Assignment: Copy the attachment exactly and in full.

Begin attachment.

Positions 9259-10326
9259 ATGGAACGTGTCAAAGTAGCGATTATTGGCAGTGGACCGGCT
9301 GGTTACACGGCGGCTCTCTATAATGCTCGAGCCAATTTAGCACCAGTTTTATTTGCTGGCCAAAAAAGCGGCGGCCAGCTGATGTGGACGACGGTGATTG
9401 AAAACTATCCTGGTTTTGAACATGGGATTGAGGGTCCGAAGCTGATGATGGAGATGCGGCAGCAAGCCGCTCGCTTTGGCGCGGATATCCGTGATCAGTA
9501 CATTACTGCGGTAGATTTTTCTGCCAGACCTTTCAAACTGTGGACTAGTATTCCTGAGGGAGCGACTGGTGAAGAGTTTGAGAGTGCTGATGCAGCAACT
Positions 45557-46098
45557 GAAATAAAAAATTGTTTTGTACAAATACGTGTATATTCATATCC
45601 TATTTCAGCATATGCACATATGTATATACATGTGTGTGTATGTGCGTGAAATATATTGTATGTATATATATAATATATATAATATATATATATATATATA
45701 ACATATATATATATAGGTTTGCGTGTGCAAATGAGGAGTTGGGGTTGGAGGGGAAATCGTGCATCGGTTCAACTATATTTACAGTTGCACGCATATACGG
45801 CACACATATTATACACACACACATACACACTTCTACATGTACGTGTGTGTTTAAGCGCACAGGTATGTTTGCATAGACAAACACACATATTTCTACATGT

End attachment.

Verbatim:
Positions 9259-10326
9259 ATGGAACGTGTCAAAGTAGCGATTATTGGCAGTGGACCGGCT
9301 GGTTACACGGCGGCTCTCTATAATGCTCGAGCCAATTTAGCACCAGTTTTATTTGCTGGCCAAAAAAGCGGCGGCCAGCTGATGTGGACGACGGTGATTG
9401 AAAACTATCCTGGTTTTGAACATGGGATTGAGGGTCCGAAGCTGATGATGGAGATGCGGCAGCAAGCCGCTCGCTTTGGCGCGGATATCCGTGATCAGTA
9501 CATTACTGCGGTAGATTTTTCTGCCAGACCTTTCAAACTGTGGACTAGTATTCCTGAGGGAGCGACTGGTGAAGAGTTTGAGAGTGCTGATGCAGCAACT
Positions 45557-46098
45557 GAAATAAAAAATTGTTTTGTACAAATACGTGTATATTCATATCC
45601 TATTTCAGCATATGCACATATGTATATACATGTGTGTGTATGTGCGTGAAATATATTGTATGTATATATATAATATATATAATATATATATATATATATA
45701 ACATATATATATATAGGTTTGCGTGTGCAAATGAGGAGTTGGGGTTGGAGGGGAAATCGTGCATCGGTTCAACTATATTTACAGTTGCACGCATATACGG
45801 CACACATATTATACACACACACATACACACTTCTACATGTACGTGTGTGTTTAAGCGCACAGGTATGTTTGCATAGACAAACACACATATTTCTACATGT